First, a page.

First ever drug for alopecia hair loss disorder which affects Jada Pinkett Smith and thousands of Brits to get funded by NHS
The drug is called baricitinib, and it is already in use on the NHS for a number of conditions, including arthritis, dermatitis, and even severe Covid.
Jada Pinkett Smith – Image Credit: Getty Images
The first-ever drug for alopecia hair loss gets the green signal as the NHS considers funding it.
Alopecia, which is a hair loss condition affects roughly 40% of women, and 30% of men at some point in their lives. Hollywood star Jada Pinkett Smith and 100,000 Britons are also affected by this debilitating condition.
The drug is called baricitinib, and it is already in use on the NHS for a number of conditions, including arthritis, dermatitis, and even severe Covid. Baricitinib has been proven to regrow hair.
The drug works by interrupting faulty signals that make the immune system attack hair follicles, the Daily Mail informs.
Trials have reportedly shown that taking the daily pill can almost entirely reverse the condition that causes hair to fall out in clumps.
Charities and doctors celebrated the good news of the funding of the drug, and have now called for the NHS to pay for those with the most severe form of alopecia to receive the drug as soon as possible.
Sue Schilling, chief executive of the charity Alopecia UK is reported to have said, “This is a really important step in the right direction for a group of patients who up until now had no effective treatment options.”
She adds, “Alopecia is an incredibly debilitating condition that leaves people depressed, anxious, and sometimes even suicidal. The NHS needs to fund this, so patients can receive it for free.”
It is reported that about 100,000 Britons have a condition called alopecia areata, where cells in the immune system attack hair follicles, and the reasons for this are not understood.
Over a period of weeks, the hair begins to come out in clumps, and this results in bald patches. Some people have been known to even lose their eyebrows, eyelashes, and hair elsewhere on the body.
Steroid treatments can be prescribed to treat alopecia and are effective in one in five patients. However, steroid pills long-term can dramatically increase the risk of serious conditions such as type 2 diabetes.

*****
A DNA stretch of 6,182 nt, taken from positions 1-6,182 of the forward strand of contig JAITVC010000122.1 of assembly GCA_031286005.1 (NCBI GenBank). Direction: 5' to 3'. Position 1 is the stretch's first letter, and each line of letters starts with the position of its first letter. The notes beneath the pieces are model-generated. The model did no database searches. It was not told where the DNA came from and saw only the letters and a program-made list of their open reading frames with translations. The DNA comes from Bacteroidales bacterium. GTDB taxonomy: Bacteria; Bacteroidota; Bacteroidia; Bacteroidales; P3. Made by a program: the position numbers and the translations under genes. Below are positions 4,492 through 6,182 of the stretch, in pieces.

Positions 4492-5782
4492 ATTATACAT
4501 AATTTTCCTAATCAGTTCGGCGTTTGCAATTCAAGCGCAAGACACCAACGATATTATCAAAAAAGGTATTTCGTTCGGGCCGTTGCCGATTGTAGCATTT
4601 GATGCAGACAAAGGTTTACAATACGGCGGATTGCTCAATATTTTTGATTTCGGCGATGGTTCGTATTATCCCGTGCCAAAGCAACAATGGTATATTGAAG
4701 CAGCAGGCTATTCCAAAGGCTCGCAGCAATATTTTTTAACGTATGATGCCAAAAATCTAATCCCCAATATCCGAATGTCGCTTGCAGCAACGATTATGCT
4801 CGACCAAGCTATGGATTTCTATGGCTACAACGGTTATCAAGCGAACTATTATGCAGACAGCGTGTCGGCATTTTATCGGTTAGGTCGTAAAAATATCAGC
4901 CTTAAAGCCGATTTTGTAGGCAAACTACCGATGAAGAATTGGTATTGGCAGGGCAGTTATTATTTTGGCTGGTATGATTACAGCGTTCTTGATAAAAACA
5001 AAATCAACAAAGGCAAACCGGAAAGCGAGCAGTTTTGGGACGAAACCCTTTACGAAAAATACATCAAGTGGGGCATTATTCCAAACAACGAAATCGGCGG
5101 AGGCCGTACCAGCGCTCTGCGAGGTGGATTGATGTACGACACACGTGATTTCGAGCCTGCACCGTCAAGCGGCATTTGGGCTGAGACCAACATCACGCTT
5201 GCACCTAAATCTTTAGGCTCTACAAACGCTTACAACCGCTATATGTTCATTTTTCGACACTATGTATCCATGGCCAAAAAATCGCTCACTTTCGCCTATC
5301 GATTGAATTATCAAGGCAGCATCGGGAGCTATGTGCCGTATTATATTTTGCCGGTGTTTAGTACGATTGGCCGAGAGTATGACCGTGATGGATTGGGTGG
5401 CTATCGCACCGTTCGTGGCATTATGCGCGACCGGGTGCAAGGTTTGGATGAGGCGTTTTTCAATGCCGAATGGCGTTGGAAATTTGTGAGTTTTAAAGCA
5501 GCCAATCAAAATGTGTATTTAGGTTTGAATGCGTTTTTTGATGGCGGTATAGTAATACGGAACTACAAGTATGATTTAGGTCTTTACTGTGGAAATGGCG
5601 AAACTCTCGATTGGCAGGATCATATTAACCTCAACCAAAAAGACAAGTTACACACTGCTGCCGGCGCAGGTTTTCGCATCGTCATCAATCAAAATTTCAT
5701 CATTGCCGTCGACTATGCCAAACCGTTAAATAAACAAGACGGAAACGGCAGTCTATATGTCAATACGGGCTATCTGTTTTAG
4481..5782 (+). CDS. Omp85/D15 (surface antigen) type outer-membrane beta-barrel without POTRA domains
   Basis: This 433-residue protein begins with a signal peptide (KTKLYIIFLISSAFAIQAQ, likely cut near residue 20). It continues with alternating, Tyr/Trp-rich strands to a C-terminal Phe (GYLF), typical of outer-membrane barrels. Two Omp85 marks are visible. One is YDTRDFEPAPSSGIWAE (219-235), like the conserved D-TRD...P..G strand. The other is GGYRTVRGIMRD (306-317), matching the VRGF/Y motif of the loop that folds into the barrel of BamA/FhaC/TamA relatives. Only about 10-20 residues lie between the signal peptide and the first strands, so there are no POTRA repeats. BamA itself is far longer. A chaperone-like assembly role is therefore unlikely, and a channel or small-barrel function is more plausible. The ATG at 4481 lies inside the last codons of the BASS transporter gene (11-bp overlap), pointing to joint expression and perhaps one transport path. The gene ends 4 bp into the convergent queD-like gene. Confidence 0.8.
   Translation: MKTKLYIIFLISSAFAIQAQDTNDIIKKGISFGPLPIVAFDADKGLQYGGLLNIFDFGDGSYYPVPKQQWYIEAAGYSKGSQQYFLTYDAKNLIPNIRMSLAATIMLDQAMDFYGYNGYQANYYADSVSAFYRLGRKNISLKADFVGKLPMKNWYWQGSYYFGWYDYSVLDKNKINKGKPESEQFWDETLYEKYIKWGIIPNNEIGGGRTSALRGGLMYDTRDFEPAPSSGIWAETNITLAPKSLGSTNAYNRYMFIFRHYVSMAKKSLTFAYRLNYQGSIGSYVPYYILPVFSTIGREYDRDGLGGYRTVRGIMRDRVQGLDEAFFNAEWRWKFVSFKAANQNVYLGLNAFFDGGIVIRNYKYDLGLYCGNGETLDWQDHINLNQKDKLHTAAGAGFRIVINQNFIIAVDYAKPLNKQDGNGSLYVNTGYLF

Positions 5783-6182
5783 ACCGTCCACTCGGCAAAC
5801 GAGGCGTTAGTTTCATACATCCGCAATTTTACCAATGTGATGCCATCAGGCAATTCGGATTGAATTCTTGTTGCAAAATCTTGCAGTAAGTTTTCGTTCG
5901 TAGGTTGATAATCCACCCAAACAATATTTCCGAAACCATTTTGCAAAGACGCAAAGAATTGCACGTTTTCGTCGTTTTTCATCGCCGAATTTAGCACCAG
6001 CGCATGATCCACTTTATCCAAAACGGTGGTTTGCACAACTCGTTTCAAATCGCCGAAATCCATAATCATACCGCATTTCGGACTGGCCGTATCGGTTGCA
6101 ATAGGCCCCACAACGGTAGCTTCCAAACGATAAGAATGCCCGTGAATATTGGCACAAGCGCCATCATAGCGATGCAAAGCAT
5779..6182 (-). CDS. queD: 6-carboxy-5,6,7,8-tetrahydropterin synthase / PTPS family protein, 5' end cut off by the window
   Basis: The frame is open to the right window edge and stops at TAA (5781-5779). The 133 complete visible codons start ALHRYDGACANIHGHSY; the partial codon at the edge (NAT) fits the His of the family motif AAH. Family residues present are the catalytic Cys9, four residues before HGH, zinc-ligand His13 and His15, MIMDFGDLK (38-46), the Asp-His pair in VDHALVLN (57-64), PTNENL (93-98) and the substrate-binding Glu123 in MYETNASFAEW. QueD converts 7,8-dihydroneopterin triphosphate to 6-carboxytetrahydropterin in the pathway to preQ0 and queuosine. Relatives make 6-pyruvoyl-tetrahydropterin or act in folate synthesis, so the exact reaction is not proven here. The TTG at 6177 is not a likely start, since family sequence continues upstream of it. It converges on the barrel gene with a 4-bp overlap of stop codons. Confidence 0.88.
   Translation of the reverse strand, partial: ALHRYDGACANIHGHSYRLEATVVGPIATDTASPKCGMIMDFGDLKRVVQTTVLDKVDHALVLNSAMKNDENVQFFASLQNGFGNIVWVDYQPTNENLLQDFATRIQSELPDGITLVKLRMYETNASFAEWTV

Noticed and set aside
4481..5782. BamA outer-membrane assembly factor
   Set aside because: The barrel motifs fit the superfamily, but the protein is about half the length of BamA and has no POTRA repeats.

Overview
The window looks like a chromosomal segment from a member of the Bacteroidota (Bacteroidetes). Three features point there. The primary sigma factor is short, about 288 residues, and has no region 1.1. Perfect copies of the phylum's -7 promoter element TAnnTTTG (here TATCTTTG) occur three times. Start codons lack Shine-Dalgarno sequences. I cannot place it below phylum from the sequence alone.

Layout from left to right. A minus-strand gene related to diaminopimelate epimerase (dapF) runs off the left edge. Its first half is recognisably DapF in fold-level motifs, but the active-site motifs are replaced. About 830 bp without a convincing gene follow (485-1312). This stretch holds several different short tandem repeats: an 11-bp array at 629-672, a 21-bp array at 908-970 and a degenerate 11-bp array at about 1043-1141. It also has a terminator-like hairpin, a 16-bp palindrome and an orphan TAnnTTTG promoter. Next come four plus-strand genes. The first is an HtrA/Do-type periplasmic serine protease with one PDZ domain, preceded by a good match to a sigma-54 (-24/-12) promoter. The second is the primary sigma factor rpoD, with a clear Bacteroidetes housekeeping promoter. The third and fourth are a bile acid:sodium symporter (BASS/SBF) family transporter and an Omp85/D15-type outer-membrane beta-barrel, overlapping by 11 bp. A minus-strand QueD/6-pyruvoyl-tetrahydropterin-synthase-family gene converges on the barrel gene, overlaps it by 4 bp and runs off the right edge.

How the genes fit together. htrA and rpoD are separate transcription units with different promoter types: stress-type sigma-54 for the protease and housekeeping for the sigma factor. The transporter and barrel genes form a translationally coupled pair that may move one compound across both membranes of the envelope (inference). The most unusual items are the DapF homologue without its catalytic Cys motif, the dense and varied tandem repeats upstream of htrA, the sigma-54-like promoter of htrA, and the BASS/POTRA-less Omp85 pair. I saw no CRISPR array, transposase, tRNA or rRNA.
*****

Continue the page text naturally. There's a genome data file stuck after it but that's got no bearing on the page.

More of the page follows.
Therefore, doctors advise patients to stop taking them after six weeks. Additionally, steroid creams can irritate the skin and cause migraines.
On the other hand, Baricitinib which is a part of a family of drugs called JAK inhibitors can be taken daily and continued indefinitely.
Unlike steroid drugs, this medication does not attack healthy immune cells, and thus the side effects are usually minimal.
Studies show that for a third of patients, the drug baricitinib sparks hair regrowth within three months and it continues to grow back.
Patients who respond to the treatment have reportedly seen 80% of their hair get restored.
“Given the clear benefits, it’s likely that people with the most severe form of alopecia will soon be able to access baricitinib,” Dr Paul Farrant, consultant dermatologist at University Hospitals Sussex NHS Foundation Trust, said.
Dr Farrant who is reported to have given baricitinib to more than 30 patients, is quoted as saying, “For those who respond, the effects can be transformative. They go from no hair to full hair.”
However, due to the drug’s effectiveness, some dermatology clinics are reportedly offering patients baricitinib at a cost of £1,000 a month and charities are concerned this high price is forcing many to buy the drug out of the country.
“We’ve heard of a number of people buying it from overseas and taking it without medical supervision,’ says Schilling.
“Taking a drug like this in large doses can be unsafe, especially without monitoring. This could be avoided if the treatment is available on the NHS,” she said.
Tyson Braun, 37, from Milwaukee, Wisconsin is someone who has benefitted from baricitinib. He reportedly began to lose his hair at the age of 25, after suffering from the flu. He is quoted as saying, “At first, it was just patches on my beard. Then the hair on my head was coming out too. Within a year I didn’t have any hair anywhere on my body.”
Tyson tried a number of treatments but all were unsuccessful. However, two months ago, he got lucky and got a prescription for baricitinib.
Speaking about the transformation he said, “There’s already hair sprouting on my face, where I used to have a beard. And there’s even a bit on my head.
“Every day it feels like there’s more. I never expected to have hair again. My two sons have only ever known me as bald. ‘It will take some explaining when it grows out even more.”